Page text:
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Expression Editor Cheat Sheet

Officially the Expression Editor in Linx is to:

“Write expressions using c#. Use this editor to refer to other variables in the process, do calculations, use System provided values, format dates or numbers etc.” - from the Linx Help

But it really is more than that, and will become one of your most treasured tools as you use Linx. In this tutorial we’ll list things you can do with the Expression Editor and show the results.

Where do you find it? On any property that could take in a text value, calculation, True/False etc, you can select the drop-down and choose the Expression Editor:

The Expression Editor itself then opens, and consists of an “Expression” text area, a list of “Variables and functions” and a “Help” box giving information on the functions provided:

Working with Text


The Expression Editor interprets the items within it as separate objects or types. Thus when you’d like to work on a piece of text, you always need to show it in quotes: “”.

For example if you write:

This is text

you’ll receive a validation error and the solution will not compile:

The correct way to write will be:

"This is text"


This is text

If for some reason you want to show the actual quote marks “” you’ll need to use the backslash:

"This \" is a quotation mark"


This " is a quotation mark

Very important, when writing SQL queries you need to use a single quote ’ for text values:

"SELECT 'Text in quotes'"


SELECT ‘Text in quotes’

Text manipulation

Working with text couldn’t be easier. The expression editor will handle most of the converting of objects into their text values in the background. Unless you want specific formats, you can simply add the object. To add different pieces of text you use +. For more specialised formatting, use the functions provided.

Appending text:

"This is " + "a sentence."


This is a sentence.

Appending text to a number:

"There were " + 3 + " little pigs."


There were 3 little pigs.

Adding a line break:
In the Expression Editor, a line break can be made by dragging the “New Line” function from the provided System functions:

Very important! Remember the + before and after the function you add.

"This is the first line" + $.System.NewLine + "This is the second line"


This is the first line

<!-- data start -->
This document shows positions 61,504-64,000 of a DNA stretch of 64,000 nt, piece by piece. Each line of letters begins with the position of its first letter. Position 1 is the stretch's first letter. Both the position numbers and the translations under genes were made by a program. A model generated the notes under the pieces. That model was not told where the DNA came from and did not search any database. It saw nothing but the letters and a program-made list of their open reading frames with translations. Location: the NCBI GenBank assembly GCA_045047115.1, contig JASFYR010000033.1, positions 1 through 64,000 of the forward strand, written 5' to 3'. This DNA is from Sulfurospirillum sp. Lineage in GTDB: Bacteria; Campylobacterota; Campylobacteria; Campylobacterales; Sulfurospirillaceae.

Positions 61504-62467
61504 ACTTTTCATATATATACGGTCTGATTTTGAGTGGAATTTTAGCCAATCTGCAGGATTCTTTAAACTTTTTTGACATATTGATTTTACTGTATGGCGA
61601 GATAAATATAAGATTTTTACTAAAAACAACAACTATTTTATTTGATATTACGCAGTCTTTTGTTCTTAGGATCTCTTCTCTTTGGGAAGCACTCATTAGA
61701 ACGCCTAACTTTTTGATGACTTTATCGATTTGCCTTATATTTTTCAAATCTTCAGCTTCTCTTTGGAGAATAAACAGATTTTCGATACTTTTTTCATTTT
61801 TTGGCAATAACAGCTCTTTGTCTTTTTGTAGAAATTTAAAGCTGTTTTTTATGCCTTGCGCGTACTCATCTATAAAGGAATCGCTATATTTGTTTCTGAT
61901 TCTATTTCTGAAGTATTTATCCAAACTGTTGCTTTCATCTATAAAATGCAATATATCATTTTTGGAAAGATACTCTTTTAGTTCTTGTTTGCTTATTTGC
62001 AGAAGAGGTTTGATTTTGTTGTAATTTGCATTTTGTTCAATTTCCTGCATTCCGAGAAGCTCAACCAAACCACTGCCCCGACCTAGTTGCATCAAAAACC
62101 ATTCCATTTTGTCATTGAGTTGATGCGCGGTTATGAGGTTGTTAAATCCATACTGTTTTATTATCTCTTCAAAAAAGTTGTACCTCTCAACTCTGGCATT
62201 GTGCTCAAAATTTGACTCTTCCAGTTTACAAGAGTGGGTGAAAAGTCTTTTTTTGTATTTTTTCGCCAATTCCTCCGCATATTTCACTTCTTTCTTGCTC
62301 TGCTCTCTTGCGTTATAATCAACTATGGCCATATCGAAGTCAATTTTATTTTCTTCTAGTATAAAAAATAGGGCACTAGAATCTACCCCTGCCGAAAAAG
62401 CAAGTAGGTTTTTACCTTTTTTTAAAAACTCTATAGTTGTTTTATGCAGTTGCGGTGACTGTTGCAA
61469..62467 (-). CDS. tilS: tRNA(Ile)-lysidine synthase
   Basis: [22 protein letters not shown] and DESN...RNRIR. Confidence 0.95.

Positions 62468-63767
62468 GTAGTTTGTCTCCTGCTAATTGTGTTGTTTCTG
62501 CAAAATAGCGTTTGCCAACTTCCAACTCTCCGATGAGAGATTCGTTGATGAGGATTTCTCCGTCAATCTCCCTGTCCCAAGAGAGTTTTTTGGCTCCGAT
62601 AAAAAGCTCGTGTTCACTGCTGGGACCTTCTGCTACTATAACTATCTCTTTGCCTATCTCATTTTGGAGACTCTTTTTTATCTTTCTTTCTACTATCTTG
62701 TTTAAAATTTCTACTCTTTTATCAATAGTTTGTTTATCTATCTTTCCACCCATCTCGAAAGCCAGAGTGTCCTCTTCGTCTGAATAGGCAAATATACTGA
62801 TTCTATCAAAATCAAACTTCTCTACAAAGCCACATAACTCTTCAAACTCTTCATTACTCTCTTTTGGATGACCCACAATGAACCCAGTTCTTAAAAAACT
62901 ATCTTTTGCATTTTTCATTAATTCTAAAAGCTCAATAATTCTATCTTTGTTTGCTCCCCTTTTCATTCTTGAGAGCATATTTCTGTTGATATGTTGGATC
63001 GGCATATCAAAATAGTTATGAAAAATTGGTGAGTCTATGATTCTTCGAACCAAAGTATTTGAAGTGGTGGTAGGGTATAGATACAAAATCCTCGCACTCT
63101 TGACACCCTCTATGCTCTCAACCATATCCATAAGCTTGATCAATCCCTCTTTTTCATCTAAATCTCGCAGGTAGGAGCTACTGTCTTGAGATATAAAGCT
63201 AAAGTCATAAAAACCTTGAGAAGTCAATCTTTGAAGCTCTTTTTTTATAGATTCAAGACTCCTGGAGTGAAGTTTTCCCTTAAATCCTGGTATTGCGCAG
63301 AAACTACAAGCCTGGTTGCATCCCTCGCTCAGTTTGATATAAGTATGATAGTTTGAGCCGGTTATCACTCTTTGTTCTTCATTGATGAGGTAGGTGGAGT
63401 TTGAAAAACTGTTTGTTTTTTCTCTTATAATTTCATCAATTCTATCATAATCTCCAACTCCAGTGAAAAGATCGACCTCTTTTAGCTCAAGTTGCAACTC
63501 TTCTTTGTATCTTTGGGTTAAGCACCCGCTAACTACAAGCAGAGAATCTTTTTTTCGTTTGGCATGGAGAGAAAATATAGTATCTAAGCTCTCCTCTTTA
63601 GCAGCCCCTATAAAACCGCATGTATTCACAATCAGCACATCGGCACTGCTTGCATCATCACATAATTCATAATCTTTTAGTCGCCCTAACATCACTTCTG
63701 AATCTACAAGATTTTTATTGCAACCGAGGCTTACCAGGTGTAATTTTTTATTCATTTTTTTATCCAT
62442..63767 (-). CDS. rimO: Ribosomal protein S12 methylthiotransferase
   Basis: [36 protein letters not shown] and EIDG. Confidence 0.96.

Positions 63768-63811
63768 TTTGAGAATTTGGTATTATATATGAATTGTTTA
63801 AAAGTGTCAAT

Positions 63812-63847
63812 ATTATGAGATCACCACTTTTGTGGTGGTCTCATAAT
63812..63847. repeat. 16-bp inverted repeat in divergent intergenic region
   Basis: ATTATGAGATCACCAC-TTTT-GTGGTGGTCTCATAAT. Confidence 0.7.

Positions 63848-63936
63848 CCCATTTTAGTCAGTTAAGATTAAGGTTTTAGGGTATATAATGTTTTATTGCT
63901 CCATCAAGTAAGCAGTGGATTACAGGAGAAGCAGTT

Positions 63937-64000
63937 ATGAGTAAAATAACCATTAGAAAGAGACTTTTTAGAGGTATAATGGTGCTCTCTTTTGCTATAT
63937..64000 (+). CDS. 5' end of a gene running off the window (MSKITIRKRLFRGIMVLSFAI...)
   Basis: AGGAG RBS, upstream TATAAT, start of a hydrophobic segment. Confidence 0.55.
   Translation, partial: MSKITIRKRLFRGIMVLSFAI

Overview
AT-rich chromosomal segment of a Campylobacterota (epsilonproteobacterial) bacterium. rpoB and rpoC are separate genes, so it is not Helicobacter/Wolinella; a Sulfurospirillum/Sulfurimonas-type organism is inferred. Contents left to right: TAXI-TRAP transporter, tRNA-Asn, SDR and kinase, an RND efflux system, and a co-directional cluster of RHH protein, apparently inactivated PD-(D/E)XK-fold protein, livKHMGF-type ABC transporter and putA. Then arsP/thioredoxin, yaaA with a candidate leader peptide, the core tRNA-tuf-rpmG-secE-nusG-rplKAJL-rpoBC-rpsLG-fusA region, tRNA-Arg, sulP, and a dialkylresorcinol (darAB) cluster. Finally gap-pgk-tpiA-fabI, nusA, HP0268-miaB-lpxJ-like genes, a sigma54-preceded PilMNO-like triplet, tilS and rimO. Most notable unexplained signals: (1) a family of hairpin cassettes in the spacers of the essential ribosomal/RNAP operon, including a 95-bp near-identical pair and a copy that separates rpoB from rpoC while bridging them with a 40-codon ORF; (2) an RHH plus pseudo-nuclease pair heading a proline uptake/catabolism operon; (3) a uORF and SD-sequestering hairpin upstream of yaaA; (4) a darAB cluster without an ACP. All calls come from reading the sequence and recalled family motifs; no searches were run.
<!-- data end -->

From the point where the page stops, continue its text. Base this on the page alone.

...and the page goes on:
This is the second line

Adding another object:
Using simple drag and drop you can pull any result from a previous control in the process into your expression:

"Greetings " + ExecuteSQL1.ForEachRow.ContactTitle + " " + ExecuteSQL1.ForEachRow.ContactName + " from " + ExecuteSQL1.ForEachRow.CompanyName


Greetings Mr Alex Smith from ACME

Changing text using functions
Linx provides a complete list of functions to assist you in changing your strings.

To use these functions you can just drag and drop them next to your string:






Getting numerical values from strings:
In a lot of occasions your data will give you a text value, but you’d want to change it to a numerical value. The example below shows what happens when two texts with numbers in them are added:

"10.2" + "5.4"



To get the correct answer, we need to convert these strings to numbers:

"10.2".ToDecimal() + "5.4".ToDecimal()



Working with numbers

In most Linx solutions, the Expression Editor is where you’ll be doing your calculations. The most important aspect is to keep in mind the type of numbers you are working with. The different types includes Integers, Decimals, Doubles. If you’re busy with an expression using Integers, the result of the expression will be an Integer. But as soon as you add a Decimal, the result will change to a Decimal value.

Using the +, -, /, * symbols, you can perform the basic arithmetic straight unto the numbers. Please note that the standard arithmetic principles apply. Thus the 2 * 5 will occur before subtracted from the 10 + 5.

10 + 5 - 2 * 5



You can also use brackets to group numbers:

(10 + 5 - 2) * 5



Using variables within calculations
As with the text, you can drag any previous result from your process into your expression. Just keep in mind what type it is.

ExecuteSQL1.ForEachRow.Quantity * ExecuteSQL1.ForEachRow.UnitPrice



Working with Dates

A Date object contains a date and a time. The Expression Editor provides functions to convert a Date to a String and a String to a Date. There is also a CurrentDateTime system variable that returns the system’s current date and time.

Convert a Date to a String:
You can display a Date as a text value in any format you’d like, and you may decide to exclude the time, or date etc.

$.System.CurrentDateTime.ToString("ddd, yyyy-MM-dd HH:mm:ss")


Wed, 2015-05-13 10:07:19

Convert a String to a Date: